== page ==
Rosh HaShanah (literally, "Head of the Year") is the celebration of the Jewish New Year, observed on the first day of the Hebrew month of Tishrei. It marks the beginning of a ten-day period of prayer, self-examination and repentance, culminating on the fast day of Yom Kippur. These ten days are referred to as Yamim Noraim, the Days of Awe or the High Holy Days.

While there are elements of joy and celebration, Rosh HaShanah is a deeply religious occasion. The customs and symbols of Rosh HaShanah reflect the holiday's dual emphasis, happiness and humility. Special customs observed on Rosh HaShanah include; the sounding of the shofar, using round challah, eating apples and honey (and other sweet foods) for a sweet new year.

There is also a customary service observed before Rosh HaShanah. S'lichot, meaning forgiveness, refers to the solemn penitential prayers recited by Jews prior to the onset of the High Holy Days.

Schedule of Services

Rosh Hashanah and Yom Kippur services are times of spiritual renewal for many of our Kol Ami community. We offer early and late seating for our morning services and one seating for our evening service. Youth services (grades 1-6) are offered concurrently with each morning service, while youth in grades 7 and above are welcome and encouraged to attend services in the Sanctuary.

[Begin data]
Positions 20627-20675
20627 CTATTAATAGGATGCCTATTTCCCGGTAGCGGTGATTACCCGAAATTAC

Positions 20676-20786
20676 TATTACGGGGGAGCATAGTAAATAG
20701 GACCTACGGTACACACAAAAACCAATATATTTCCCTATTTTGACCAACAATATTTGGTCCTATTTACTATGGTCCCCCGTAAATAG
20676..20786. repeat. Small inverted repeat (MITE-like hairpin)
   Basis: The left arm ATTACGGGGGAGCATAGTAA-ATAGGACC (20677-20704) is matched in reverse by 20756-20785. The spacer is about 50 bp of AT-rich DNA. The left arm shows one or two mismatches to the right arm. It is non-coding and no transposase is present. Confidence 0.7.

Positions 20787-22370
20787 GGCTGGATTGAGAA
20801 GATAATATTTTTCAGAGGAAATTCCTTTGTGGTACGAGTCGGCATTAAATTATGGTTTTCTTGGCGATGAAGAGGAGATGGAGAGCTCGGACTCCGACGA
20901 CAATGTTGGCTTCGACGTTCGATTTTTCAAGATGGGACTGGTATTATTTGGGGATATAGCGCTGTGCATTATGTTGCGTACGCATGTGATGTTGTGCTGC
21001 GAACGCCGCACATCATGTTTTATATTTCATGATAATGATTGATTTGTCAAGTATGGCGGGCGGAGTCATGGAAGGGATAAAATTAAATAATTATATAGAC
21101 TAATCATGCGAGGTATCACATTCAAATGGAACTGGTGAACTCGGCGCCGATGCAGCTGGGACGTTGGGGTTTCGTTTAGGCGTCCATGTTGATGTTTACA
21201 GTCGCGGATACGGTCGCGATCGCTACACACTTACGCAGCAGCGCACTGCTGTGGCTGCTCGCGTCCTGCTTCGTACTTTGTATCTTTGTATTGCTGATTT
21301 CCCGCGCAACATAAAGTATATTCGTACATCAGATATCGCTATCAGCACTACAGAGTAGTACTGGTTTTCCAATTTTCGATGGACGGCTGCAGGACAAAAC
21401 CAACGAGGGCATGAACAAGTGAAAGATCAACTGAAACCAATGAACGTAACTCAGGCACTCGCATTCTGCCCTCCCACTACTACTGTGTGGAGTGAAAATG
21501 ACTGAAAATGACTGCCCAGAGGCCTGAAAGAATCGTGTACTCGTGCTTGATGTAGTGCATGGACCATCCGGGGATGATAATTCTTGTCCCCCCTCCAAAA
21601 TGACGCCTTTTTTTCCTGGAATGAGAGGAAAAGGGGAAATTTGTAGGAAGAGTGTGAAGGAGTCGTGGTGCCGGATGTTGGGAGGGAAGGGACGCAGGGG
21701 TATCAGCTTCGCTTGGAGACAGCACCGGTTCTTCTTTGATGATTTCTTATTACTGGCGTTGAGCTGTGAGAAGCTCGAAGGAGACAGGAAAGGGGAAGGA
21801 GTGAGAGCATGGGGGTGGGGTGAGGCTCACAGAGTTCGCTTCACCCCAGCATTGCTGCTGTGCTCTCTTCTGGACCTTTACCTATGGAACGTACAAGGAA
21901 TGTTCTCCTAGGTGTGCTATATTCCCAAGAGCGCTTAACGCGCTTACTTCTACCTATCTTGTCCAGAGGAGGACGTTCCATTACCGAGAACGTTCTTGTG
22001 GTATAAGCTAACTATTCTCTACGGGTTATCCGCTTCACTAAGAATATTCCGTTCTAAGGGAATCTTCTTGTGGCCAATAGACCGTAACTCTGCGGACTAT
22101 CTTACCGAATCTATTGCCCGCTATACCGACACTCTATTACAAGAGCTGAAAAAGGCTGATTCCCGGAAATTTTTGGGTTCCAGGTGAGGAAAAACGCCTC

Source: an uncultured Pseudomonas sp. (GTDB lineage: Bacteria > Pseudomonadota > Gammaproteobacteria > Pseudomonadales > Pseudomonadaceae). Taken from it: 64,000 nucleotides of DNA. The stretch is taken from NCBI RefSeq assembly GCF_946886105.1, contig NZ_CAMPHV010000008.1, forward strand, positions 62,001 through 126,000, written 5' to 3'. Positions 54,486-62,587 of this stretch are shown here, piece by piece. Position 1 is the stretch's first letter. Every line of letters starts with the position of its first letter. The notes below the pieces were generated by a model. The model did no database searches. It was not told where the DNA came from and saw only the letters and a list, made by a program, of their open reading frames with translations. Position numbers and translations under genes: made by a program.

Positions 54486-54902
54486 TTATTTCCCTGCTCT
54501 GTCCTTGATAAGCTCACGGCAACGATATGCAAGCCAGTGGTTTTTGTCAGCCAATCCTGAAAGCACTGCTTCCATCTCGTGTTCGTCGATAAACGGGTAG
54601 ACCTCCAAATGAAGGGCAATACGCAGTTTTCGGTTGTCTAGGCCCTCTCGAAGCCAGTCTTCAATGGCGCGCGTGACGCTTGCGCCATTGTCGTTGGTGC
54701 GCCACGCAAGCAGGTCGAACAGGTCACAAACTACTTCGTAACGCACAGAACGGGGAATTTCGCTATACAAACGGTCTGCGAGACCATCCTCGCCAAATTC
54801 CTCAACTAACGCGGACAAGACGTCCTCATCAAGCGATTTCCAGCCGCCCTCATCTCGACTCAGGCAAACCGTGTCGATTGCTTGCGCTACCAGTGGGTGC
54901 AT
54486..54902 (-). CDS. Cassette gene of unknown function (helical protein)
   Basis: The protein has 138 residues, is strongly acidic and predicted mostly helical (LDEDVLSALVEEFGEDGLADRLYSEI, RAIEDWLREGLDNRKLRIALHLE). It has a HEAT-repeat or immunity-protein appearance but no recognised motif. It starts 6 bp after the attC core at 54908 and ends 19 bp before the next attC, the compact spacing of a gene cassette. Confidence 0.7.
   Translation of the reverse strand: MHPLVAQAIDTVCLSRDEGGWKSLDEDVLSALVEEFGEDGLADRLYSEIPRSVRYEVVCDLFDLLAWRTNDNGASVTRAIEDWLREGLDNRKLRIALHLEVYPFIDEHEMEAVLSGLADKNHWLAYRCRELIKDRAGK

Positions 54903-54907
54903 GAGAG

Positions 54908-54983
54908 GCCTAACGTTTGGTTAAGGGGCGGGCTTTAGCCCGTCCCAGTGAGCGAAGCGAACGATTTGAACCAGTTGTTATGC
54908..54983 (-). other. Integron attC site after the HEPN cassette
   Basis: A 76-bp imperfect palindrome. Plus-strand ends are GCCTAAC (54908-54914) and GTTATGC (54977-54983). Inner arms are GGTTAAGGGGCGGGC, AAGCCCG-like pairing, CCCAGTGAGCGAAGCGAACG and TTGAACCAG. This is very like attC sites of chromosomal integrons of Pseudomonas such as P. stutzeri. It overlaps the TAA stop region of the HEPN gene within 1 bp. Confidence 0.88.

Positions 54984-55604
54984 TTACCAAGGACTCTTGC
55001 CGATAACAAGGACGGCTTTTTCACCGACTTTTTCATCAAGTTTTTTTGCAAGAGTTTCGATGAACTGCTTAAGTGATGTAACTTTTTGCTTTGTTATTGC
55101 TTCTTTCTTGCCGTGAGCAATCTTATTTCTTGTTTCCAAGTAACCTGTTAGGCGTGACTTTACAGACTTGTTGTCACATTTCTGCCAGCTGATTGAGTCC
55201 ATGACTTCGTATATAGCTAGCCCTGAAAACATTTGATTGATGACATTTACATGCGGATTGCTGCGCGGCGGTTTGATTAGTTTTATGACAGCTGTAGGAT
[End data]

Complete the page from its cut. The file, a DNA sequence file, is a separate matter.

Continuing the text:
On both Rosh Hashanah and Yom Kippur afternoons, a service for families of young children is open to the community.

Members of the White Plains Synagogues join us for a community Tashlich service on the first day of Rosh Hashanah. The Yom Kippur services end with Yizkor (a service in remembrance of our loved ones) and Neilah (the dramatic closing service of Yom Kippur) and a beautiful Havdalah ceremony with our children.

Learn more about the history and rituals of Rosh HaShanah from:

ReformJudaismorg